Why does it matter? Stockouts directly impact customer satisfaction and result in negative reviews and loss of sales and customers. Keeping an eye on your average stockout rate is key to mitigating the impact of stockouts, including revenue loss. The best way to avoid stockouts in the first place is to accurately forecast demand and buy inventory based on reliable buying recommendations.

5. Gross Margin Return on Investment (GMROI)

What is it? The gross margin return on investment (GMROI) is a way to see how well a company can make money from its inventory. It looks at whether the company can sell its inventory for more than it cost to buy.

As explained in this Inventory Planner video, e-commerce merchants often use it to see how successful they are at making money from the inventory they have. Another name for GMROI is gross margin return on inventory investment (GMROII).

Why does it matter? The GMROI is a useful measure as it helps the merchants see the average amount that the inventory returns above its cost. A ratio higher than one means your business is selling merchandise for more than what it costs. Some experts suggest GMROI should be 3.2 or higher so that all costs are covered.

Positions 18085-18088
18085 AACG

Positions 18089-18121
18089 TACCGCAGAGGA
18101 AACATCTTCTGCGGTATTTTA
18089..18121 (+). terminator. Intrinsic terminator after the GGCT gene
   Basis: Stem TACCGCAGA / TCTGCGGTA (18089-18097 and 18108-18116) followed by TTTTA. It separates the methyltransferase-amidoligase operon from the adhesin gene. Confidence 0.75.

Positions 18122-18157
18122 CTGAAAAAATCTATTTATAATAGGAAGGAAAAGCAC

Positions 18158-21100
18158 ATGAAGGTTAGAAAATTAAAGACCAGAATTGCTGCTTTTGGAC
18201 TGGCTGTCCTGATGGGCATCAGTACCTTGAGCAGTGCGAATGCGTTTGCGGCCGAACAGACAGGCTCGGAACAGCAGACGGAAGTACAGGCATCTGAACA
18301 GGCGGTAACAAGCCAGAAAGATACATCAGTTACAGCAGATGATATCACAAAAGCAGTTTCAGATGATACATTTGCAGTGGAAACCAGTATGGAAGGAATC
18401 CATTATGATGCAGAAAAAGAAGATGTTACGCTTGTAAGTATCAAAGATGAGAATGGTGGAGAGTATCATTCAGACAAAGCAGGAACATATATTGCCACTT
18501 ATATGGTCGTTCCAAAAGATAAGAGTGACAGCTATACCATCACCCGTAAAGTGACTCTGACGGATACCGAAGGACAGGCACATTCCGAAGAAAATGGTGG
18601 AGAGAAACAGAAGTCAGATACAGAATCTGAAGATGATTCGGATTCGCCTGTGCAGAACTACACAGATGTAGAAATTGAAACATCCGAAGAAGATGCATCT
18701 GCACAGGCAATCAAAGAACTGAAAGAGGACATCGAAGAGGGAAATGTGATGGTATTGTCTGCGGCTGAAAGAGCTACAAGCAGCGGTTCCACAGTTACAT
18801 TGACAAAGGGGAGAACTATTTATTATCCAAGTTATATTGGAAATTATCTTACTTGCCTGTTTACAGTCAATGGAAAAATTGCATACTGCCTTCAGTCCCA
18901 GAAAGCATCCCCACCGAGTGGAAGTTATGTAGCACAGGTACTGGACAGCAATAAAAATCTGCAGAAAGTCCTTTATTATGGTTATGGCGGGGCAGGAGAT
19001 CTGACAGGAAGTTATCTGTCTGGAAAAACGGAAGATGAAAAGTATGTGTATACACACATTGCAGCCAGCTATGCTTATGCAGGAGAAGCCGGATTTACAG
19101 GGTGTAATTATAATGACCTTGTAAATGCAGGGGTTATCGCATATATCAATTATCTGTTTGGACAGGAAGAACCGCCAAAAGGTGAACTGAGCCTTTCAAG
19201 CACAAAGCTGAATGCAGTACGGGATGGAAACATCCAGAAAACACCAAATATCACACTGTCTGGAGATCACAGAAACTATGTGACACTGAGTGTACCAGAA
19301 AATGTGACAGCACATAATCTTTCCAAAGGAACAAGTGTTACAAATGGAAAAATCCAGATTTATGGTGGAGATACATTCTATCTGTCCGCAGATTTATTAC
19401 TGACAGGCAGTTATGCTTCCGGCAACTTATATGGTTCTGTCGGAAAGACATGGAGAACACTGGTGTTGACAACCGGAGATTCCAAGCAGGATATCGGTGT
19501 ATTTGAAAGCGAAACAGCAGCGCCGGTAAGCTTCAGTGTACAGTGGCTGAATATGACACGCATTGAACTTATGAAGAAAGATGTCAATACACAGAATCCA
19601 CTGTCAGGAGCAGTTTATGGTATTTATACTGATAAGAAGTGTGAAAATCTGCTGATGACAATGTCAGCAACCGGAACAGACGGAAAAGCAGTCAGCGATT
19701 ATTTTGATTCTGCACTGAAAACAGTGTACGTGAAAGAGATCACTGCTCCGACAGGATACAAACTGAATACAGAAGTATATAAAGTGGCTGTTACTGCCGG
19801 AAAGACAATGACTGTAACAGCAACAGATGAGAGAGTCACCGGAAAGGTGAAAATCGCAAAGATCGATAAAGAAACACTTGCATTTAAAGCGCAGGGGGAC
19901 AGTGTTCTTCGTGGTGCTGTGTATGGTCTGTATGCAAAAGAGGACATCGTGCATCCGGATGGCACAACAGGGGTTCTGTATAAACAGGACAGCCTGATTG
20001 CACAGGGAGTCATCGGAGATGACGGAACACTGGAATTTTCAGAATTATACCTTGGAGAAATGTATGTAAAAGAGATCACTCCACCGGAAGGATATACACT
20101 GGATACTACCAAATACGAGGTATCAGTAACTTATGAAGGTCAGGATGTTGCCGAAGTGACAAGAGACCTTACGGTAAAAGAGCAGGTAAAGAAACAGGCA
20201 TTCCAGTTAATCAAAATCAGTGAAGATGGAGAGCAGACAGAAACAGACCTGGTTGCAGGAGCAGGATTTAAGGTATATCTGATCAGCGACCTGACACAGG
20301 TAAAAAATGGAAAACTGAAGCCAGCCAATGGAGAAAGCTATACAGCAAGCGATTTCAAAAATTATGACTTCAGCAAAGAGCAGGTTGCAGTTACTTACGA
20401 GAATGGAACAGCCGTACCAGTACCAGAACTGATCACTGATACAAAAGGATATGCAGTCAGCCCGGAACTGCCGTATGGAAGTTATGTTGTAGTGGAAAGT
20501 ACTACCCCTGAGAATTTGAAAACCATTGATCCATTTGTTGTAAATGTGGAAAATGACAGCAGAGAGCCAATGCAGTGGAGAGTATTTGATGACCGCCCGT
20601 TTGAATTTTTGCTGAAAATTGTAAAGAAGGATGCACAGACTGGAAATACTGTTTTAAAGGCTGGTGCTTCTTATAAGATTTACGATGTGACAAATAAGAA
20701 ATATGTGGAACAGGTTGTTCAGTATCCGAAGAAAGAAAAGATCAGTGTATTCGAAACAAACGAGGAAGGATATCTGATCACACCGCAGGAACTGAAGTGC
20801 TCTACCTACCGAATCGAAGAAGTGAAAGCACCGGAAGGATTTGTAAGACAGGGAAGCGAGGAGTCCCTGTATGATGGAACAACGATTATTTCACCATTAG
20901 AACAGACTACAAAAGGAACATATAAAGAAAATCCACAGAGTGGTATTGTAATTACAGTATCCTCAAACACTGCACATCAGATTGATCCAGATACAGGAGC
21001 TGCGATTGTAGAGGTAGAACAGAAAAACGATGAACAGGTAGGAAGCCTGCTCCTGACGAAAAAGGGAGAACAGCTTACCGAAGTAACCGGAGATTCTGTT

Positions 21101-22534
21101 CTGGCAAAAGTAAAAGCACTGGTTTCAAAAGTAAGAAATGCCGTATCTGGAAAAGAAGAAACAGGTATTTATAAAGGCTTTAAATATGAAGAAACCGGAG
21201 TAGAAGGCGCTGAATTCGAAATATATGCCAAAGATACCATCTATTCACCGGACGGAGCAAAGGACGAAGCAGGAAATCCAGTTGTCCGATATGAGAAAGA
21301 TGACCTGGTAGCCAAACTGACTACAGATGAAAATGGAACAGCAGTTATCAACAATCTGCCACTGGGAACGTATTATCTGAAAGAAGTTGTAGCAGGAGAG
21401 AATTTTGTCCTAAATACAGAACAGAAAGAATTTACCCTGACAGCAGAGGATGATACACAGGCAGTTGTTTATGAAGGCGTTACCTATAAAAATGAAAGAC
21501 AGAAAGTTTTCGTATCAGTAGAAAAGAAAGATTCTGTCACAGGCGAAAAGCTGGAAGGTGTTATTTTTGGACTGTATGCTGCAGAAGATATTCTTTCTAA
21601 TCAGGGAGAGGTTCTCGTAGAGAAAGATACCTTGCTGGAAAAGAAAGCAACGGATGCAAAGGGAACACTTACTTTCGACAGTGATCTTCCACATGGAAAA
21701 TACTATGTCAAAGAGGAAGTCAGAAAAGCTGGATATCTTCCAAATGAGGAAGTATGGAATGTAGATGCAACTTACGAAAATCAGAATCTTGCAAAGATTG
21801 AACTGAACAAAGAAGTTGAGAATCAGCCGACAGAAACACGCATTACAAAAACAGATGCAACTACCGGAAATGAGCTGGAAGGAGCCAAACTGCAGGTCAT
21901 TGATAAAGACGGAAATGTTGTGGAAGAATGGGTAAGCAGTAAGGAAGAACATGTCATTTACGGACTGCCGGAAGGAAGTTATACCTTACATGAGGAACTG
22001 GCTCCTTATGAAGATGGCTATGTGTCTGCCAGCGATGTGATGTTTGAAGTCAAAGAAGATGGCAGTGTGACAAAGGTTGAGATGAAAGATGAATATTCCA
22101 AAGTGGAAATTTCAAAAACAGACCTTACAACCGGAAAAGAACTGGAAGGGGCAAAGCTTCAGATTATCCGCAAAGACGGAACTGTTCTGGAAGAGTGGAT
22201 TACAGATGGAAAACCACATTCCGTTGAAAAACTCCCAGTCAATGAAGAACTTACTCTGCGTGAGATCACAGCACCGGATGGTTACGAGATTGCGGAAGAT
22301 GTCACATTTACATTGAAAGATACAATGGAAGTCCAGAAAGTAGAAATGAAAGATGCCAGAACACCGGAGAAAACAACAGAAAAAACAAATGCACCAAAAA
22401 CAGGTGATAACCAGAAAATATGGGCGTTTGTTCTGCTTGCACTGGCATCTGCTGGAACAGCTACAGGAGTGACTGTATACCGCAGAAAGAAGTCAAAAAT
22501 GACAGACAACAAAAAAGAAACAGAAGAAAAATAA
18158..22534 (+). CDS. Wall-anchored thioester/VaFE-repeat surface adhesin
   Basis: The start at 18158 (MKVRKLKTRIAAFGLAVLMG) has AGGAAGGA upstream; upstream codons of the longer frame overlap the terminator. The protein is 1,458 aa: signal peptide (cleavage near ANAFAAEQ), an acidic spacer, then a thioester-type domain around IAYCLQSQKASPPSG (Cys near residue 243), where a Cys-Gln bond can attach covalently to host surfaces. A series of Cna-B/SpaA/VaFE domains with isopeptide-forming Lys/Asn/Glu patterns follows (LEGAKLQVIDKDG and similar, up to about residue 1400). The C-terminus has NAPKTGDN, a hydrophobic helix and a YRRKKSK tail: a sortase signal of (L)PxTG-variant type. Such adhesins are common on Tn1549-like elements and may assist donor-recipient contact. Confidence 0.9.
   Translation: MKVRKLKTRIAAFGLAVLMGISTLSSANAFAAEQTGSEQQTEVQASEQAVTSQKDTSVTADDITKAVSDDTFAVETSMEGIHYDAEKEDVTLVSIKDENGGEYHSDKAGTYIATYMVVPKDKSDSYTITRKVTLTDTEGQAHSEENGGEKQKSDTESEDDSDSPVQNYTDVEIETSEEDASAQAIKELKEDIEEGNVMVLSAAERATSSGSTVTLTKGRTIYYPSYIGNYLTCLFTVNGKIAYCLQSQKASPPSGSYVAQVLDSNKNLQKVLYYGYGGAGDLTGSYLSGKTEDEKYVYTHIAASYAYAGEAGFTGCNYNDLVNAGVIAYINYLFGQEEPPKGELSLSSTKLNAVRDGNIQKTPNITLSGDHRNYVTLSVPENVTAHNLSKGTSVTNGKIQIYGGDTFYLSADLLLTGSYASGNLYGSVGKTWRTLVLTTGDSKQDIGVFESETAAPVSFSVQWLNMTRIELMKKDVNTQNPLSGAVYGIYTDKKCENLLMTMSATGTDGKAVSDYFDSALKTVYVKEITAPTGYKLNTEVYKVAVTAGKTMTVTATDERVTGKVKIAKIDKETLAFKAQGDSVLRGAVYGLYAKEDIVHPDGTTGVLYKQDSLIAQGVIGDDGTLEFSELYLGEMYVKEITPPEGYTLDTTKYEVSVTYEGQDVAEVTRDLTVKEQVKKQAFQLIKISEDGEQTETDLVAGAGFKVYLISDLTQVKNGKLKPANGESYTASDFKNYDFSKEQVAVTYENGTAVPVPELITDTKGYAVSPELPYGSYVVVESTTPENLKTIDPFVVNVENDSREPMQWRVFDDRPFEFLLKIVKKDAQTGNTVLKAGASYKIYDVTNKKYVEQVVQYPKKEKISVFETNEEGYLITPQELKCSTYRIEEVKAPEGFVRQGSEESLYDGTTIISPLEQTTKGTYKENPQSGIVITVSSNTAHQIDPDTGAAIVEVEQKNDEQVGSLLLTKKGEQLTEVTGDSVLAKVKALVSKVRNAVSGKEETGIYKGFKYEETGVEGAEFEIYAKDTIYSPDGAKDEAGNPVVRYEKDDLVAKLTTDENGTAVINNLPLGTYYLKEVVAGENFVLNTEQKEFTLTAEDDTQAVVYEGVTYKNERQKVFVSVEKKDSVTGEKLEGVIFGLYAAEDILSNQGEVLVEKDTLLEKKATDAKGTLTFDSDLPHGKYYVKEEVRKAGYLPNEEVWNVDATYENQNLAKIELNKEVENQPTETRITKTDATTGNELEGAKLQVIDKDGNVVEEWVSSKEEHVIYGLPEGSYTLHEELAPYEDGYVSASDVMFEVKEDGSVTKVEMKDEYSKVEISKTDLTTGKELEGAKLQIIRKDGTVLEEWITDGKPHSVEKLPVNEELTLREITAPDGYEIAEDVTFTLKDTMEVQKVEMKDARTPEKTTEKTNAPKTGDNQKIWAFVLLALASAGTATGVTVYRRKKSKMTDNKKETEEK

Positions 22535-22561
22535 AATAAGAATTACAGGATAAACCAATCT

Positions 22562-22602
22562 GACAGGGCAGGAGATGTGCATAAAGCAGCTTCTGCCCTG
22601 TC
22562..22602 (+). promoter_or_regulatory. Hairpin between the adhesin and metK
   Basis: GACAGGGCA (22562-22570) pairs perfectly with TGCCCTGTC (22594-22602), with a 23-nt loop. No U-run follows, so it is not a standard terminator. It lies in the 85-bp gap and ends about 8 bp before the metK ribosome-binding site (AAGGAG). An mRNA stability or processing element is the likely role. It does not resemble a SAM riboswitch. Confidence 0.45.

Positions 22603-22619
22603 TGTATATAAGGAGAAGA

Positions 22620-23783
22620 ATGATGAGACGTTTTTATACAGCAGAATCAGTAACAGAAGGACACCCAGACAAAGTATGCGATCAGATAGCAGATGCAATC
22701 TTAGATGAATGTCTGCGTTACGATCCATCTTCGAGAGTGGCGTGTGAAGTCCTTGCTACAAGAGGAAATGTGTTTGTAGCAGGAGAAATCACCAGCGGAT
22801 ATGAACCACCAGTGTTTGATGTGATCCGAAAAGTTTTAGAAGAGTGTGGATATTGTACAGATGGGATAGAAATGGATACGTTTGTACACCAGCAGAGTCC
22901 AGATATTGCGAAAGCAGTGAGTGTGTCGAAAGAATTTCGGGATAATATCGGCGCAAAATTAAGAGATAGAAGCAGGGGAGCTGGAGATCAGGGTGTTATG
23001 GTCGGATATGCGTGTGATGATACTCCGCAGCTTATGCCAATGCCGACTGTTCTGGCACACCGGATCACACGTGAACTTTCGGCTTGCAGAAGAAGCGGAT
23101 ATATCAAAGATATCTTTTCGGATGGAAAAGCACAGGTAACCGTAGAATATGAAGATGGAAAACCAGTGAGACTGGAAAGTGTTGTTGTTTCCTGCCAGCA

6. Forecast Lost Profit

What is it? Forecast lost profit is a vital replenishment metric that reveals how much profit you will lose if you delay reordering inventory. In Inventory Planner, forecast lost profit is calculated as stockouts during the lead time x profit. Forecast loss profit specifically looks at lost potential during lead time so if you ordered tomorrow, you would get that back in stock and stop the clock on lost profit.

Why does it matter? Forecast lost profit is a powerful metric that can help merchants ensure inventory is ordered at the optimum time to avoid losing profit. When budgets are tight, Inventory Planner’s additional metrics, such as cost value of replenishment and replenishment profit, can help you work out where to focus your reordering efforts to make the most money.